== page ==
Caenorhabditis elegans learning in a structured maze is a multisensory behavior

Eleni Gourgou*, Kavya Adiga, Anne Goettemoeller, Chieh Chen, Ao-Lin Hsu*

*Corresponding author for this work

Research output: Contribution to journalArticlepeer-review

15 Scopus citations


We show that C. elegans nematodes learn to associate food with a combination of proprioceptive cues and information on the structure of their surroundings (maze), perceived through mechanosensation. By using the custom-made Worm-Maze platform, we demonstrate that C. elegans young adults can locate food in T-shaped mazes and, following that experience, learn to reach a specific maze arm. C. elegans learning inside the maze is possible after a single training session, it resembles working memory, and it prevails over conflicting environmental cues. We provide evidence that the observed learning is a food-triggered multisensory behavior, which requires mechanosensory and proprioceptive input, and utilizes cues about the structural features of nematodes' environment and their body actions. The CREB-like transcription factor and dopamine signaling are also involved in maze performance. Lastly, we show that the observed aging-driven decline of C. elegans learning ability in the maze can be reversed by starvation.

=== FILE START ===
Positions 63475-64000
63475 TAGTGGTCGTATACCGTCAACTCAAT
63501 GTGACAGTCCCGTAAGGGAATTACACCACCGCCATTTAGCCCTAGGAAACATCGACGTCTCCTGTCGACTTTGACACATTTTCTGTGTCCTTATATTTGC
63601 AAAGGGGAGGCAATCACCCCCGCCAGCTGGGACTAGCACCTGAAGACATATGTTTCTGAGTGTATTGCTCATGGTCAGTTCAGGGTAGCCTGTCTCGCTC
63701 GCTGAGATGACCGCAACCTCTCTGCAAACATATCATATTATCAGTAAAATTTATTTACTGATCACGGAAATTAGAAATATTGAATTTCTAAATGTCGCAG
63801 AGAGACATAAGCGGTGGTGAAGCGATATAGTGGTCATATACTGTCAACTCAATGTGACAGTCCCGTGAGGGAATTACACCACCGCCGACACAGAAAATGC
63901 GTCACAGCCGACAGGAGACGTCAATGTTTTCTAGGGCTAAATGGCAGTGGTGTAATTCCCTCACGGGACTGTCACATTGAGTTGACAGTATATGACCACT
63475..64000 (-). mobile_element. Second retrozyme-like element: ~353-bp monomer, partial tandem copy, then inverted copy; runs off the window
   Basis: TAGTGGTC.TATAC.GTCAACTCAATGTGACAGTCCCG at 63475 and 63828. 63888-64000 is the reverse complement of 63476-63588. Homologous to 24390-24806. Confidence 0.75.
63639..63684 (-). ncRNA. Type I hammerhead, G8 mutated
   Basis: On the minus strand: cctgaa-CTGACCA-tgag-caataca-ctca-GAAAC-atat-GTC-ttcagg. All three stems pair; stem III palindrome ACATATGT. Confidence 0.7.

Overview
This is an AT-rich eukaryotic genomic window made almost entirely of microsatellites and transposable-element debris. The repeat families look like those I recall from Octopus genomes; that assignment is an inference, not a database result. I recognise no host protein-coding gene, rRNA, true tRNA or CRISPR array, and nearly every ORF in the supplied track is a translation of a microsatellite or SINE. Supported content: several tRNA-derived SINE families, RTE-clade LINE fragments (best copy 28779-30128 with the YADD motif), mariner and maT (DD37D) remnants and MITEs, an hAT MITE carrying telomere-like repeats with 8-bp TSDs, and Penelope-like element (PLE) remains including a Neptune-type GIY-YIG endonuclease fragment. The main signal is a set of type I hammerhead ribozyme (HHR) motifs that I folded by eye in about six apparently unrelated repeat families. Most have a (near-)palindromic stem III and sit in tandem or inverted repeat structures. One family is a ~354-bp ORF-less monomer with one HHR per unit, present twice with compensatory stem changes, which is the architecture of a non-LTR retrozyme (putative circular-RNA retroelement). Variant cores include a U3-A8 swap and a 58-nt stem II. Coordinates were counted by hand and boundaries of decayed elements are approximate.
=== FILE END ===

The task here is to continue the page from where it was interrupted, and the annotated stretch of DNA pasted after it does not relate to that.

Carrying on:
Original languageEnglish
Article number102284
Issue number4
StatePublished - 23 Apr 2021


  • Behavioral Neuroscience
  • Biological Sciences
  • Neuroscience


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